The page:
OLPF project… 5,000 laptops stolen or defective – audit

-gross overstaffing seen

Over 5,000 laptops costing more than $300 million from the One Laptop Per Family (OLPF) project were either stolen or defective, according to an investigation into the initiative which found that the OLPF fell short of its objective, was “grossly overstaffed” and the $4.3 billion spent on it could have been reduced.

In a report submitted to Minister of Finance Winston Jordan, the auditing firm Ram & McRae highlighted a number of issues with the Bharrat Jagdeo-initiated project and recommended that the police be called in to probe the laptop thefts. It said there were issues primarily in the areas of planning, management and supervision of the departments. There was also no proper control over inventory which resulted in the loss of the laptops.

The report said too that the entire project was “grossly overstaffed” and still a number of departments failed to carry out daily duties in accordance with the standard operating procedures. Overall, there was a general lack of proper internal controls and maintenance of adequate financial systems, it said.

OLPF staff at a planning session
OLPF staff at a planning session

The OLPF project was launched by the PPP/C government in 2011 with the main objective being to acquire and distribute laptops to 90, 000 families countrywide. The report said up to December 31, 2014, the project had fallen short of the target of 90 000 laptops to be distributed by 31 697 or 35%. It said that the project only acquired 55 145 laptops, of which, 50 009 were distributed.

The cost of the 55, 145 laptops was $3.1 billion while other costs from May 9, 2011 to May 31, 2015 amounted to $1.2 billion.  Of this sum, a whopping $734.9 million or 58% went towards employment costs for the average of 133 employees for the period 2012 to 2014 while administrative expenses amounted to $422.7 million or 33% of the total expenses.

“Overall, we are of the opinion that the amount spent on the OLPF project could have been reduced if the expenses were properly managed by the project administrators,” the report said. It had earlier pointed out that political considerations may have influenced the appointment of the more senior staff including two sons of former PPP/C member of parliament Joseph Hamilton.

The OLPF project was part of a larger Information Communi-cation Technology project which is funded by loan and grant from the Government of China amounting to $10.2 billion and from the Government of Guyana which has put in $3.4 billion.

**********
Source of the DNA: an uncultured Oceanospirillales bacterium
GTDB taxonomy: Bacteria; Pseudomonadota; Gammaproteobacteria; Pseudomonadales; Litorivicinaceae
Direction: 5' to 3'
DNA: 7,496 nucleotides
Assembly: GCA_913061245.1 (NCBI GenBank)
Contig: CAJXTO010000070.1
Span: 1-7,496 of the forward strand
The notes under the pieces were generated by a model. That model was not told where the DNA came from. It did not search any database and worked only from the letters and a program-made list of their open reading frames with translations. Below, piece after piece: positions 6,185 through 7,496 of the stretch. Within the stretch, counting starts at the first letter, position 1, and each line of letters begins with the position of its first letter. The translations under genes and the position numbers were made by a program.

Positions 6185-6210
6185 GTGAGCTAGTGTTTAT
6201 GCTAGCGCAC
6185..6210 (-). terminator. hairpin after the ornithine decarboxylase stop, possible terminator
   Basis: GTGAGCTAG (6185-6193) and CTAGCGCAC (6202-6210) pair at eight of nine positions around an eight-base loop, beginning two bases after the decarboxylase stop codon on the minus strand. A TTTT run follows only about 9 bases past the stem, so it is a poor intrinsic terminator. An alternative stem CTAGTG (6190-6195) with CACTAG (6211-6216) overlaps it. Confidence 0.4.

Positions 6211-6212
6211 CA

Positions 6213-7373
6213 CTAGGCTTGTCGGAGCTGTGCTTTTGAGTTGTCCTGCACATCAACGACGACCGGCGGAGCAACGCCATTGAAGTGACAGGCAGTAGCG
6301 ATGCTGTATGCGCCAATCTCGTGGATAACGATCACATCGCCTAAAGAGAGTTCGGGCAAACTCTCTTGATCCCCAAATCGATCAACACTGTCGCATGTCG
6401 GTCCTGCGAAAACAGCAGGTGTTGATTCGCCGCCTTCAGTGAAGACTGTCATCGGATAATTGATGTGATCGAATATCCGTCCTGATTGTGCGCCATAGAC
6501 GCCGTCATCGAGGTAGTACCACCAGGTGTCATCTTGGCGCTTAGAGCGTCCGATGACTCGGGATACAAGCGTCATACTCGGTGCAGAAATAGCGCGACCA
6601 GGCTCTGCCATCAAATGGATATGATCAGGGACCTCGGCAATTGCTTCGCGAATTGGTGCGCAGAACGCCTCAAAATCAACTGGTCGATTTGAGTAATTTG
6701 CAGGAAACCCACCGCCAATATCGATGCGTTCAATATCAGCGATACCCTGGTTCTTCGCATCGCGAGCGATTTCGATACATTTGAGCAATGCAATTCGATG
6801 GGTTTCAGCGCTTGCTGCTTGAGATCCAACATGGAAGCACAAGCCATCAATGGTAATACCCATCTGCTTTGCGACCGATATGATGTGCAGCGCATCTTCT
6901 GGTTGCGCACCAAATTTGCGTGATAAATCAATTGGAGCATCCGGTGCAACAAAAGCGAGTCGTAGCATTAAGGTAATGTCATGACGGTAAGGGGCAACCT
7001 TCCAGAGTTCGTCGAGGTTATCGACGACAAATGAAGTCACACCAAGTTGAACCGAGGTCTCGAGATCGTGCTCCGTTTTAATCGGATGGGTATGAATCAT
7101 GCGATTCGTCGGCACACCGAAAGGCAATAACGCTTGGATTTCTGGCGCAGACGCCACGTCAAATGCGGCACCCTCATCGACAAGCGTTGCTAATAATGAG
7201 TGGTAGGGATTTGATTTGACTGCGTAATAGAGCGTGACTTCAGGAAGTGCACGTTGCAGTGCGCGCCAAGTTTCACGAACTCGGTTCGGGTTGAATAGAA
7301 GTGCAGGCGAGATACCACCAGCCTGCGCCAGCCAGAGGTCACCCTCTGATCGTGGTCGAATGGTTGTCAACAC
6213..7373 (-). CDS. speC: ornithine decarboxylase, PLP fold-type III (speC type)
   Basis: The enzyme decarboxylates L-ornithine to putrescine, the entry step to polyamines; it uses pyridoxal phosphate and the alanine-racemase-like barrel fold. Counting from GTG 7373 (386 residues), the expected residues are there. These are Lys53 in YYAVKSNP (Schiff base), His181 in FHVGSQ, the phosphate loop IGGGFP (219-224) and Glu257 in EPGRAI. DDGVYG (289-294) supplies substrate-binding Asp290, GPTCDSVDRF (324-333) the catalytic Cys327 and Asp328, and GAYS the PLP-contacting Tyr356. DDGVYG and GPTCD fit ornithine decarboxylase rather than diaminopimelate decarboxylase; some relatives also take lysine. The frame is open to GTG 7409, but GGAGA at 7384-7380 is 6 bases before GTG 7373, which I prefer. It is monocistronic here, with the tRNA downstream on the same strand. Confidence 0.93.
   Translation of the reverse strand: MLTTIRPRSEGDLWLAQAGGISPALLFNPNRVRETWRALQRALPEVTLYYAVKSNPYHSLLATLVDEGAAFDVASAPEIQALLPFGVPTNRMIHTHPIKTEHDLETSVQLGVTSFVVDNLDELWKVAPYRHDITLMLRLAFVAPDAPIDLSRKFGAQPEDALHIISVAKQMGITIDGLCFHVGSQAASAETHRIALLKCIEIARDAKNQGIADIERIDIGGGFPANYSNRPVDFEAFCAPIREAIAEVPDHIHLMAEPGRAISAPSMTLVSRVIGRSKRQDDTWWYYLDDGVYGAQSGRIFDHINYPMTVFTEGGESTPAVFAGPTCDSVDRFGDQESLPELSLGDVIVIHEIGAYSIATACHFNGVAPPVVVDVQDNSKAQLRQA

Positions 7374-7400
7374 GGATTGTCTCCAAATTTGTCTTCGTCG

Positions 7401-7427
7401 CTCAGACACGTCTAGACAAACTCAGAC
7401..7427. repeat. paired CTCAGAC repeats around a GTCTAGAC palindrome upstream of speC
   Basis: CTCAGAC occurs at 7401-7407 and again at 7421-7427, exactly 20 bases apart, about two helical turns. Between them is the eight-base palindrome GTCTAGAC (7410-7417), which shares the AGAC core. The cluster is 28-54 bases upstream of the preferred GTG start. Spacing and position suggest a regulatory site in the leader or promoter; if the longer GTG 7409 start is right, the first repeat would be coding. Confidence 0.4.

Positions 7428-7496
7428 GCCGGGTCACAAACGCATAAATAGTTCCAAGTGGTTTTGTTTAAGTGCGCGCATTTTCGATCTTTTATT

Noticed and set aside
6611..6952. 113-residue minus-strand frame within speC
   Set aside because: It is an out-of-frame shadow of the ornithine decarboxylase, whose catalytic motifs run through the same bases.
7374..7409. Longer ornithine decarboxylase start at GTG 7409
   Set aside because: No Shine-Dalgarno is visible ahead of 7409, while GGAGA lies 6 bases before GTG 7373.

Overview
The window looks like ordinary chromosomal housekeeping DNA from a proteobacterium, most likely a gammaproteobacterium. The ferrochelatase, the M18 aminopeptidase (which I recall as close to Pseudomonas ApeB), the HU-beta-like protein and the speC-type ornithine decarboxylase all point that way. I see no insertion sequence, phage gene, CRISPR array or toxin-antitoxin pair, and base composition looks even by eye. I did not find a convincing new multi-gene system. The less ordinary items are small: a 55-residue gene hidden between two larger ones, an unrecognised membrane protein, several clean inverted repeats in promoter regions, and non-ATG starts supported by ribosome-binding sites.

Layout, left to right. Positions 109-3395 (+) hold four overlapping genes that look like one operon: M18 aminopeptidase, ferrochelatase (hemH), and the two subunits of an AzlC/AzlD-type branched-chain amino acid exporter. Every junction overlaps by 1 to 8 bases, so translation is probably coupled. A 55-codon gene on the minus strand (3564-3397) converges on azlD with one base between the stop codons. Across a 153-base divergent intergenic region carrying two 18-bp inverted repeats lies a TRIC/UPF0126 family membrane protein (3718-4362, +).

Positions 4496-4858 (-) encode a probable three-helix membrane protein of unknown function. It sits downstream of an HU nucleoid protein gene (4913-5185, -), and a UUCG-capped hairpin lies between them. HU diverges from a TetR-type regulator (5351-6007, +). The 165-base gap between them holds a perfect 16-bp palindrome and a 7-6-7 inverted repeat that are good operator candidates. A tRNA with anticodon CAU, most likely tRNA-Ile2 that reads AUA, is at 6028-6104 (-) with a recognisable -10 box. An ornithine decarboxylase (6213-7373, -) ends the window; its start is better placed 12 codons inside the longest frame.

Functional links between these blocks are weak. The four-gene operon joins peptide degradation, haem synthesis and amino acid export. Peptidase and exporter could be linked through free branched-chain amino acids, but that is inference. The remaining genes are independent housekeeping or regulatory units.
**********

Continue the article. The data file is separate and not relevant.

According to the report, the OLPF project was not governed by any specific legislation and the then project manager Margot Boyce was unable to provide auditors with a project document or plan detailing the number of laptops required for the project, the procurement stages and prospective suppliers of the laptops, procedures for distribution and the number of departments and employees required to effectively and efficiently execute the project.

“In the circumstances the problems which the project encountered, the actual loss of 1,875 laptops and the potential loss of a further 3,158 through damage were probably inevitable,” it said. The report noted that the administration has indicated that it will modify the project with a different focus. The report said should the project be continued, immediate steps should be taken to prepare a plan, setting out the objectives and procedures for the acquisition of any further supplies, and their receipt and storage and distribution and accounting.

The report pointed out that the OLPF project was led by Boyce and her deputy Azariah Asim. Neither, the report said, was qualified for their position.  Other senior managers were also not qualified for their positions, the report said. Their salaries ranged from $700, 000 to $150,000 per month.

Inadequate

With regards to the missing laptops, the report said that internal controls established to manage inventory, the most critical element of the entire project, were inadequate. “The project was reportedly unable to account for 71 laptops on July 27, 2012 and this number increased to 103 on July 30, 2012 when it was discovered that an additional 32 were missing,” it recalled. It noted that as a result of a subsequent police investigation, six employees were sent on administrative leave. Eight were required to do a polygraph test. Seven persons were later dismissed and the more than $5M which represents the cost of the missing laptops was never recovered.

The report revealed that during the course of the audit on August 5 last year, a 100% physical inventory count was requested and observed and subsequently a reconciliation based on the documents provided was done. This revealed that management was unable to account for an additional 1,875 laptops costing $109 million. “We believe that this matter should be referred to the police for a full investigation. The 3,158 laptops in stock, costing $191,079,058 are all damaged. We have been unable to determine whether these are beyond repair. It is likely therefore that of the total number of laptops acquired by purchase or grant of 55,145, some 5,136 were either stolen or are defective. In dollar terms, the actual loss to the Government is $306,160,171,” the report said.